Grief is such a personal yet universal emotion. The majority of us will experience it in our lifetimes, yet each of us will experience it differently. And while most people recognise grief as the deep, painful response to losing a loved one, this complex emotion comes in many forms and for many reasons, and death isn’t always one of them.
When my mother was diagnosed with Alzheimer’s, my emotions were on hyperdrive and they often ran the gamut. One minute I was angry and resentful; the next weepy and riddled with guilt. I would be going about my day seemingly functioning, and then out of nowhere, I’d burst into tears or become paralysed by anxiety. I initially thought this emotional rollercoaster was due to the exhaustion of being a caregiver to someone with Alzheimer’s. And in some ways, it was, but mainly it wasn’t.
Because we are hardwired to accept that grief follows a death, we often neglect to recognise that many of the emotions we experience as caregivers, such as anger, guilt, anxiety, depression, and despair, can actually be associated with grief. I was acutely aware of the pain that comes from losing a loved one, and because none of the emotions I was feeling regarding my mother felt anything like that, I was oblivious to the fact that I was grieving at all. Not only because this grief was masquerading as other emotions but also because my mother was still very much alive and kicking.
Grief by any other name is still awful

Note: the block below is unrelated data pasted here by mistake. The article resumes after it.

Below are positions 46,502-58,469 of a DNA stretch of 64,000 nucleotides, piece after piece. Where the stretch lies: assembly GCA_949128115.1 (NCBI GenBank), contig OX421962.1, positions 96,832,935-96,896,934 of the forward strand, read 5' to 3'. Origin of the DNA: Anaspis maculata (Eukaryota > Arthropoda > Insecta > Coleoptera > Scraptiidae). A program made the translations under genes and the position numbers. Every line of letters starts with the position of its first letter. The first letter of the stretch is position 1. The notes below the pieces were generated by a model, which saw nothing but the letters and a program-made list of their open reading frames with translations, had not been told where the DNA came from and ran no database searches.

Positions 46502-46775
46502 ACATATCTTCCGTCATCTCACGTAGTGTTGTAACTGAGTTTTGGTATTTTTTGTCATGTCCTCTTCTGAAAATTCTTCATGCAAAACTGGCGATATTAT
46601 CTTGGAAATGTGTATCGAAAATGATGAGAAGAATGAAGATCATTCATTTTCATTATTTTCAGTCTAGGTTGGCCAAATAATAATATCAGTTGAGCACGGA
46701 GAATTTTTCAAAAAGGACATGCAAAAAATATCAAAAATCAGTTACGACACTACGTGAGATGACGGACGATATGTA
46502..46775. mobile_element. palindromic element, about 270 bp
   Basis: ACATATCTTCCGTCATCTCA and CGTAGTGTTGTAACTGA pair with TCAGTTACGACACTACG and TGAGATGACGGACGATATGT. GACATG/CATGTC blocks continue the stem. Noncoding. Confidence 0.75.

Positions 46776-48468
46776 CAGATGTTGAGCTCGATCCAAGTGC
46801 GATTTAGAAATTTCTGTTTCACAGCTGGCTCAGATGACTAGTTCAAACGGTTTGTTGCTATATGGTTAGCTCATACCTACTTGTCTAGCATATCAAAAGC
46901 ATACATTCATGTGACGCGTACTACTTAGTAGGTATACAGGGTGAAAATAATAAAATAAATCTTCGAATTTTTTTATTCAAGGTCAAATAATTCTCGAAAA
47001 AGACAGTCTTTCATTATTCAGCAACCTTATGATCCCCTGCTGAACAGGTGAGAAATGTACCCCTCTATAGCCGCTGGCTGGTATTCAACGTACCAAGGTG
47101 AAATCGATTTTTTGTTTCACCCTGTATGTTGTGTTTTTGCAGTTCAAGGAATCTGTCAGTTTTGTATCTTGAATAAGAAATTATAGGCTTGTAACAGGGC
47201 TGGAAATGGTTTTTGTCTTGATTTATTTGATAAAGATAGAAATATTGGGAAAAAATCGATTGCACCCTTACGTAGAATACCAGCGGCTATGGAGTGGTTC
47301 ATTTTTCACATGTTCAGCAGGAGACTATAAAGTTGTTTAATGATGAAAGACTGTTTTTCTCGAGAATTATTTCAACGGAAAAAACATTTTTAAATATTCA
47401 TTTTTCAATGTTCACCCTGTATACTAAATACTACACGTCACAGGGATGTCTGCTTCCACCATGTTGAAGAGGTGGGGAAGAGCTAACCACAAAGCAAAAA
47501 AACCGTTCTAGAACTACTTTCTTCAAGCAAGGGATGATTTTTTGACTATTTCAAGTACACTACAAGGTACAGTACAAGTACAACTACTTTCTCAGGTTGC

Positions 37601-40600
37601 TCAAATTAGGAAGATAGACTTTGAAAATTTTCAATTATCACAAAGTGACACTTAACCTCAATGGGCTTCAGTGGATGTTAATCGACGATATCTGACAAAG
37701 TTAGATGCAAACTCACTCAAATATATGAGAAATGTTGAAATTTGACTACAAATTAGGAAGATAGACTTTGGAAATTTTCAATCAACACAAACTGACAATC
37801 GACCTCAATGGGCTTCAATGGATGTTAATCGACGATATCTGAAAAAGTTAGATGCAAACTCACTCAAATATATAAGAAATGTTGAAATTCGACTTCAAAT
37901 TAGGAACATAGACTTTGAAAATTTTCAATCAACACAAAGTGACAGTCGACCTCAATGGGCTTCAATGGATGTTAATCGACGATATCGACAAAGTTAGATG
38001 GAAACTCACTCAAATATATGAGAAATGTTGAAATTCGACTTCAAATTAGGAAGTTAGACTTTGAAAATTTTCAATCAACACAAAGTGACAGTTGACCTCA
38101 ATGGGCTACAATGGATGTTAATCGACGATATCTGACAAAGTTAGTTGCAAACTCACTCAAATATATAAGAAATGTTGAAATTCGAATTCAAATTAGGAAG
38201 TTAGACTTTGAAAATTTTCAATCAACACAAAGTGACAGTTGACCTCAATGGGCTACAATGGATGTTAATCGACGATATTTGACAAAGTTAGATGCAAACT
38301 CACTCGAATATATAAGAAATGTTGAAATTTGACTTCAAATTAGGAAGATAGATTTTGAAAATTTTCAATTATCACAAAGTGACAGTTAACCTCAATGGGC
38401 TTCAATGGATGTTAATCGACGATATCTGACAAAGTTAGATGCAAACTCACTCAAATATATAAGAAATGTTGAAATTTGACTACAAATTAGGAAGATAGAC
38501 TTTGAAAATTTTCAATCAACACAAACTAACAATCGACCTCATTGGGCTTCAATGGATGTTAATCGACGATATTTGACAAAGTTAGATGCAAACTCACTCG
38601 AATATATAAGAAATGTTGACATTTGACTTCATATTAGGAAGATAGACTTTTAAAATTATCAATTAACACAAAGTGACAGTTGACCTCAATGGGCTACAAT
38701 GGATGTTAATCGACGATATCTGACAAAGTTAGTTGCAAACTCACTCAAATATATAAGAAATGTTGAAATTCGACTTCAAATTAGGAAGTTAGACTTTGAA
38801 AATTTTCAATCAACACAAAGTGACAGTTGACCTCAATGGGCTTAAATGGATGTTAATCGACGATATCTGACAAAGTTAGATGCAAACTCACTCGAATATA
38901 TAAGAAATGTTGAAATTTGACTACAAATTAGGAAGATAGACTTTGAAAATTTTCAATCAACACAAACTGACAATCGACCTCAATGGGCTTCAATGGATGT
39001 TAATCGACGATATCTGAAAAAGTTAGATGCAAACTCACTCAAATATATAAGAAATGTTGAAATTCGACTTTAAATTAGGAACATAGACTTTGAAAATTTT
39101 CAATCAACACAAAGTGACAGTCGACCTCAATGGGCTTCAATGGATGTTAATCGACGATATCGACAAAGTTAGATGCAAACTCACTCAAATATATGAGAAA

One form of grief often associated with caregiving is anticipatory grief. This grief occurs before an impending loss and is often triggered by a terminal diagnosis or by witnessing our loved ones struggling to maintain the lives they once enjoyed and participated in with ease. We may also experience anticipatory grief when the relationship we shared with them changes, and we realise our future plans and dreams, which included them, are no longer viable. If you’ve ever had a senior pet, you have most likely experienced anticipatory grief. Watching them age and/or struggle with mobility is a constant reminder that our time together with them is far too short, and the looming loss often triggers a vast menu of emotions.
Another form of caregiver grief is ambiguous loss, sometimes referred to as dementia grief, and this is when the person you are caring for is physically present but emotionally or mentally absent – as is the case with diseases such as dementia or Alzheimer’s, where you can be sitting with your loved one having a conversation yet it’s painfully obvious they are no longer there. Ambiguous loss can be particularly challenging to navigate because, unlike other forms of grief – including anticipatory grief – it often doesn’t offer the closure that comes with a more traditional type of loss. There are generally no shared “goodbyes” or mutual expressions of love at the end of this journey, and this lack of resolution can make it difficult for some caregivers to fully comprehend and process their grief.
Then there’s the grief that comes from losing yourself or the life you once had before you became a caregiver. This form of grief is often called disenfranchised grief (or secondary loss) because it’s not commonly acknowledged as grief as it isn’t “associated” with an actual death. This grief is the by-product of the demands that being a caregiver places on your time, energy, and emotional and financial resources, which can create significant changes in your lifestyle and identity.